Monday, May 9, 2011

Khatak Dance

Bells tinkled on the ankles as the Khatak dancers made their way to the stage. It is one of the most beautiful sounds to hear, especially when one is waiting with great expectancy. The sounds  produced from it  are rhythmic. Even before the percussion instruments start to play and the dance gets under way, the ankle bells or  ghungroos as they are called , already makes music to tingle our senses.

Khatak, derived from 'katha', a Sanskrit word means 'story'.Witnessing this classical dance which originates  from North India, was a real treat. The interactive lecture /demo by accomplished teacher, Geetanjali Singh and her troupe of dancers mesmerised  the MCG ( Malaysian Culture Group) members who filled the auditorium of the ICC ( Indian Cultural Centre). I am familiar with the the other classical dances like the  Bharatanyatam and the Odissi  dances. But it was a first witnessing the Khatak which is derived from the dance dramas  of ancient India. This dance form developed over the years and by the end of the Mogul rule, it was a popular entertainment. There are 8 classical dances in India : Bharatanyatam, Odissi, Mohiniattam, Kuchipudi, Kathakali, Manipuri and Khatak.

The structure of a conventional  Khatak performance  tends to follow  a progression in tempo - from slow - fast and ending in a dramatic climax. Geetanjali  put us through the paces of clapping the tempo. Counting and timing is of utmost importance. And she demonstrated the steps as the beat was clapped. The sounds of the bells and feet harmonize with the percussion instruments. The main accompanying musical instruments are  the tabla, sitar, sarod, harmonium, sarangi etc.

Happy to express herself

One of the dance poses

In harmony - teacher and students

Geetanjali Singh has been  a disciplined dancer since  young. At a tender age of 3 she was already dancing!

The  skirt is cut  such that when a dancer pirouettes, the skirt  swirls and flares out during a spin .
The complex footwork  performed with dexterity.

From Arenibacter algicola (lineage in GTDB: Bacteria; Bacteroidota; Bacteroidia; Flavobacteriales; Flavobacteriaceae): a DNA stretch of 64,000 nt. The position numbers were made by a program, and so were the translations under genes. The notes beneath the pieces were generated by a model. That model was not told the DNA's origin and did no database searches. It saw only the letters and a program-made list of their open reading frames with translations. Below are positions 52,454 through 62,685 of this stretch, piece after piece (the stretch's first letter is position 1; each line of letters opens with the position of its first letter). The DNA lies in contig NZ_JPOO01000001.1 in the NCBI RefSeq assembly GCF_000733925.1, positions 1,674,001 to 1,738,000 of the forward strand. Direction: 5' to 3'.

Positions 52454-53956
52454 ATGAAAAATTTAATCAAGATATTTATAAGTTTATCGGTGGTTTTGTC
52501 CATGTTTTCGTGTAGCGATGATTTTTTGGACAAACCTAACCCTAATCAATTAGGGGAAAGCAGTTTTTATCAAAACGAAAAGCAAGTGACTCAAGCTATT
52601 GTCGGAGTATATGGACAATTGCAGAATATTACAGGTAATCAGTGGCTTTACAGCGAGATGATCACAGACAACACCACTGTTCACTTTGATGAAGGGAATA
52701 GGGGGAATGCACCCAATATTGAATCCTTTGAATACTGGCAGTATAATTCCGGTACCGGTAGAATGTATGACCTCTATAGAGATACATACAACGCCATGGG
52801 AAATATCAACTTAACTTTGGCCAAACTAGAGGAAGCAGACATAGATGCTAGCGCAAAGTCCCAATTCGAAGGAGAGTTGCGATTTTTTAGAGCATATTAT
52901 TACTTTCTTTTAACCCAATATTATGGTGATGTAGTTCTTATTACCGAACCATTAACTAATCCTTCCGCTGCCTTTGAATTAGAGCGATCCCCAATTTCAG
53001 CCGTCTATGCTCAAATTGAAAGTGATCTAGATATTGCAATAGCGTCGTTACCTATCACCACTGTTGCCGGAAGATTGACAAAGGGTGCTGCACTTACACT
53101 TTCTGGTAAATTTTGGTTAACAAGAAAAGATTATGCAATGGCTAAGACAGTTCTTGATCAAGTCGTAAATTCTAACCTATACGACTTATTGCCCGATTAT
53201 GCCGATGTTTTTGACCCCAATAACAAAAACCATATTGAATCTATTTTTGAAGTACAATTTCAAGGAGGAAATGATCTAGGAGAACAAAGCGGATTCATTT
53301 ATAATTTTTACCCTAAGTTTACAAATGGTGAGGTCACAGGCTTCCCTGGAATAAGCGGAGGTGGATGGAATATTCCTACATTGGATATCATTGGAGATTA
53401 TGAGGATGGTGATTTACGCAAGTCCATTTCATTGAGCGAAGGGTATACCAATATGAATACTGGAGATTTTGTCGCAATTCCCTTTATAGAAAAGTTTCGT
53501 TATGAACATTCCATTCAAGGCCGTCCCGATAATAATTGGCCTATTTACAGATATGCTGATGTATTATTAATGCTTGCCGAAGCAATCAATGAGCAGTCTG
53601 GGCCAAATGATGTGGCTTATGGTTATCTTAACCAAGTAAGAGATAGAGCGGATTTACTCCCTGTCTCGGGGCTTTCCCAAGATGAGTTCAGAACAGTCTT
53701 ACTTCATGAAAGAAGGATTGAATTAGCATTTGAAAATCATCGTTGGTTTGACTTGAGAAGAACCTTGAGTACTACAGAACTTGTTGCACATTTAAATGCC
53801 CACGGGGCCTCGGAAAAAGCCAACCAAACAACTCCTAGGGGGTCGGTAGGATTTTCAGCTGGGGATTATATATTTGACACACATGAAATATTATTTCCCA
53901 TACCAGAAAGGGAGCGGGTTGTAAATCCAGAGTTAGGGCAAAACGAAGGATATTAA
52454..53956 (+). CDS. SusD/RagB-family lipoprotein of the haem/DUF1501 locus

Students  showing off their skills

Amazing talent and discipline among the dancers - we were told they had only  a few months of learning and they  were ready to perform before a live audience.

After the demanding dance routines, the dancers still looked fresh as daisies.

Besides the dance steps, Geetanjali  also showed her skill in the abhinayas - the art of expression. Not only does the body express itself, the sentiments are felt by the audience.  

A lovely attire with the embellishments makes it complete for  the dancer.

Ghungroos - tiny, brass bells - Geetanjali's numbers 100!  Students start with 25 and as they progress to a higher competency,- they wear 50 and finally 100. The bells are tied together to a cloth  and worn above the ankle during a dance performance.

Red was my lucky colour that morning. See, I got to have a photo taken with Geetanjali


  1. I did not know nothing about this dance! Thank You very much for this post!

  2. Keats, Next time the finale photo should be of you doing the dance in red.

  3. ethnic dance is always lovely to watch...

  4. I can hear the bells! :)
    Those costumes are beautiful...
    Nice picture of you!

  5. Oh Wow! Those are amazing costumes and jewelry. I feel a bit frumpy sitting at my computer. :)
    Thanks for stopping by.

  6. So gorgeous! Wouldn't it have been fun to learn to dance and tells stories with our movements?

  7. The costumes are beautiful! Great pics, Keats!

  8. For a moment thought it was katak dance..haha. Love to see them dance with the ghungroos *learn new word here* nice sound. tQ

  9. Wonderful that you got to watch a Khatak performance, Keats! I've always wanted to as well. Geethanjali is a beautiful name. Rabindranath Tagore's collection of poems is called Gitanjali, too.

  10. I've seen this dance. These girls are extremely skilled in dance and expression. I don't think there's another kind of dance that's so precise and challenging.

  11. Lovely! Takes much patience to learn, they are really talented!

  12. I like to watch such cultural dances. I too like the sound of the bells as they sync with the music. I hope more young people get to learn it. When I was a kid, I was very intrique with the way they move their heads and I practised everyday trying to learn it in front of a mirror. Unfortunately, still can't do it.

  13. love the last pic..very smiley and happy!!

  14. I can't imagine the time that goes into preparing for a dance like this. I wish I was there so I could see it all in motion. Gorgeous pictures and lovely blog!


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